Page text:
Ah yes, Johnson. This is once again a performance where she cracked the code of giving these movies a camp performance that can take everything happening to Ana and Christian here seriously enough to make them feel like stakes while still fully aware of how ridiculous the circumstances seem to be for this couple. She has less reinforcements this time around given that the majority of the screentime is between her, Dornan, or Johnson with occasional pop-ins by Luke Grimes as Christian’s younger brother or Arielle Kebbel as the architect hired to fix up the married couple’s new house. And by “fix up”, it apparently means “completely tear down the mansion and rebuild the glass house from House on Haunted Hill over its grave and also flirt openly with Christian to Ana’s consternation”. None of which seem to catch up with Johnson’s cue (Kebbel is close enough but her screentime doesn’t last too long).

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Least of all, Dornan who seems to think the response to the material is to take only so much more seriously enough to demand he now have slightly more expressive faces from the fixed glares he began with and that’s… a choice. The night and day between the two lead performances get in the way of any possible chemistry they might have as screen partners. They’re simply not acting in the same movie, let alone being on the same page. Needless to say, I end up preferring the movie that Johnson is acting in.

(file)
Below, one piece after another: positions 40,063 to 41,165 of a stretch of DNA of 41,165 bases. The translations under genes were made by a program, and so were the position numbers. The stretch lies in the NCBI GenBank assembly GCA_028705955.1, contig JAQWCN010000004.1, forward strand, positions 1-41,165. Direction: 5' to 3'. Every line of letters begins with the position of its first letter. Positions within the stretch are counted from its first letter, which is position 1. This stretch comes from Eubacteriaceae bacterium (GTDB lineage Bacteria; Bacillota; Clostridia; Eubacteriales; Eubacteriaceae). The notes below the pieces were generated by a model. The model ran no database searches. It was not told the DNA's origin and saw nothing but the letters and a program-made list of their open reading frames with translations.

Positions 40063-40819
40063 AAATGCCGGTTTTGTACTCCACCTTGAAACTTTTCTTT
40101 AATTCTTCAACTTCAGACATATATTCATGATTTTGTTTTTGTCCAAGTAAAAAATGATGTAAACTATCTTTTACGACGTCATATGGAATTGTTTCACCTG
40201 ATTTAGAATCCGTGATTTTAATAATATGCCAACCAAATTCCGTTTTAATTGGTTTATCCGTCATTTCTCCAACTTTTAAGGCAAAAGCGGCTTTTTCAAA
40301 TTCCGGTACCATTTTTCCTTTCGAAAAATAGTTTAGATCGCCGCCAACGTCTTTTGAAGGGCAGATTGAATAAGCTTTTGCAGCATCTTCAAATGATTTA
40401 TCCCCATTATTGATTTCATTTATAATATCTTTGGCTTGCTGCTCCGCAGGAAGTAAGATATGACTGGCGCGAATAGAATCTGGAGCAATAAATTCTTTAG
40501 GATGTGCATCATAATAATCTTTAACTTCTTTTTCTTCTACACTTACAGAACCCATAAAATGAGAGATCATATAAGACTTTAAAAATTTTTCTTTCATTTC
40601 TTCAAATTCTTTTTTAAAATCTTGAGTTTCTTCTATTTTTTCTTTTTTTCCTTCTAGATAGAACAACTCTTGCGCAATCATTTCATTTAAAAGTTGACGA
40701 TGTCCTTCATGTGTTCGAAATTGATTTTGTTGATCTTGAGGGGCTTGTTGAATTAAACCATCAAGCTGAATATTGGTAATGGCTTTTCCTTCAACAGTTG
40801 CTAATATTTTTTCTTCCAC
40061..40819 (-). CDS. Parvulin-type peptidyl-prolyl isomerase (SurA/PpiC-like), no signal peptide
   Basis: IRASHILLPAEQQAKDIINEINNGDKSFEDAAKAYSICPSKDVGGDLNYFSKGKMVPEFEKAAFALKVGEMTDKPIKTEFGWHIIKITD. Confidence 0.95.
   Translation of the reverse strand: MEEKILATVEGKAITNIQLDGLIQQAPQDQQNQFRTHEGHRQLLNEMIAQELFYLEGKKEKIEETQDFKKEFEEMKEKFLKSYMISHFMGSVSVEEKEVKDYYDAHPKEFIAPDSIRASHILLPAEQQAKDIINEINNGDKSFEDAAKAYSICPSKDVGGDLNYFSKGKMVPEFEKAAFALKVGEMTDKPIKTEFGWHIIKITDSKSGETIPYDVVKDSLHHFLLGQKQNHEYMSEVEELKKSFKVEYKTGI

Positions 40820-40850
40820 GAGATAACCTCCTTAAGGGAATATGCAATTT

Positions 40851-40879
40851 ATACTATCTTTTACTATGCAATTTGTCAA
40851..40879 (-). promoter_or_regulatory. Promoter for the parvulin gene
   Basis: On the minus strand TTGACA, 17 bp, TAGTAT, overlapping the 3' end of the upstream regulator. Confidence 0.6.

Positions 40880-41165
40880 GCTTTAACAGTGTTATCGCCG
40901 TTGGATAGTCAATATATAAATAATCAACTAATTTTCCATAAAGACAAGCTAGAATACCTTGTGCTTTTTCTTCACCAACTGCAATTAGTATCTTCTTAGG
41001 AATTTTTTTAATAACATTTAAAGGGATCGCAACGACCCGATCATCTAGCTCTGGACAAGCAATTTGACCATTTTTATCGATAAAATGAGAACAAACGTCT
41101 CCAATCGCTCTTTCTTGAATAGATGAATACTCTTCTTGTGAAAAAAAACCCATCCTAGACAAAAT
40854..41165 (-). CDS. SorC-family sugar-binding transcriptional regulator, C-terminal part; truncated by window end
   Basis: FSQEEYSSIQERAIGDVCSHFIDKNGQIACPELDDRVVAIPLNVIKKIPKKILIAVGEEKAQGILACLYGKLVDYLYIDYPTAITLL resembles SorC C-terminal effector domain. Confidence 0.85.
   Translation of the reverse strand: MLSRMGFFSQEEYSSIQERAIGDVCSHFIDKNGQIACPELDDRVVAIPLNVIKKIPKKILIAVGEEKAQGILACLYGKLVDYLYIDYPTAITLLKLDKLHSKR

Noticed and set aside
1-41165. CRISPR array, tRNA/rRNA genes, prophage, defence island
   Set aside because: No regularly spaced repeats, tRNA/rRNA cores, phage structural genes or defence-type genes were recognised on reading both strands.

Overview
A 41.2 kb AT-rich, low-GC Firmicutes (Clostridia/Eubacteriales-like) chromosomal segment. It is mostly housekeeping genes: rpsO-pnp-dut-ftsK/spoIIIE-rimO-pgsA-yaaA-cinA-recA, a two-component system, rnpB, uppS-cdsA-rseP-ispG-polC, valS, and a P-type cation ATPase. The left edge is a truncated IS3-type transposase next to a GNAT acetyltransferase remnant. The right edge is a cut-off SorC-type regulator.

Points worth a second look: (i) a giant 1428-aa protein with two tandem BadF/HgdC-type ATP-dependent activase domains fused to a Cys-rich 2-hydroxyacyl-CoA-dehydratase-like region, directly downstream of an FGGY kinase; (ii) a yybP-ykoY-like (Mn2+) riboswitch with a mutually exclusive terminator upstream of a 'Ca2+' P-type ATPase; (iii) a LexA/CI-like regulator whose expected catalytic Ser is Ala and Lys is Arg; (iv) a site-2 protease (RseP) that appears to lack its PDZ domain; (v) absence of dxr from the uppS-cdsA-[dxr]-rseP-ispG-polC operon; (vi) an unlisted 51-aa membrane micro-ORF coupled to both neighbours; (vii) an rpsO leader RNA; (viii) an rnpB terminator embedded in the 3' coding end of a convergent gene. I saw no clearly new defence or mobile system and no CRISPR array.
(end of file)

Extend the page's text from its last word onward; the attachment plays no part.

No need to hold them too accountable because it seems like there was just never much space for the movie for anybody to act like people. The characters are just existent to facilitate the multiple sex scenes that Foley and company just seem utterly disinterested in (shall I state that the very last shot and cut is a door closing just as sexytimes is about to happen?) written as though Leonard is an alien trying to figure out the most literal inelegant way that they can move from “this issue popped up regarding this cute person who is smiling at you too much” to “well, I guess we can just sweep that quickly under the rug” with just dialogue and a scowl. That Hyde ends up the conflict with the most staying power seems to just be on account of that having more pieces moving (including – *le gasp* plot twists) than Ana being angry at Christian’s texts. The second most-present conflict enters deep enough in the movie to qualify as a spoiler, but suffice it to say, it only sticks around on account of the rich multi-billionaire who has enough money to buy ten lifetimes of Chipotle acting like his life is thoroughly ruined by this development and taking it out on Ana because if there’s one thing this series established, it’s that Christian only knows how to take out his frustrations on women.

It’s apparent by the finale montage of “highlights” in the entire trilogy that the film is convinced we were highly invested in the domestic happiness of a couple that can’t even decide on the exact type of house they want. I’m very certain for some audiences, they probably were. It is also my understanding that many members of the BDSM culture find it to be a harmful portrayal of their practices without a single thought to how trust takes part in it. I can’t say the Fifty Shades trilogy gave me much more than a downward spiral into the idea that sex can be utterly mundane if you try hard enough and there is no floor to that.

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I Can’t Hear Myself Think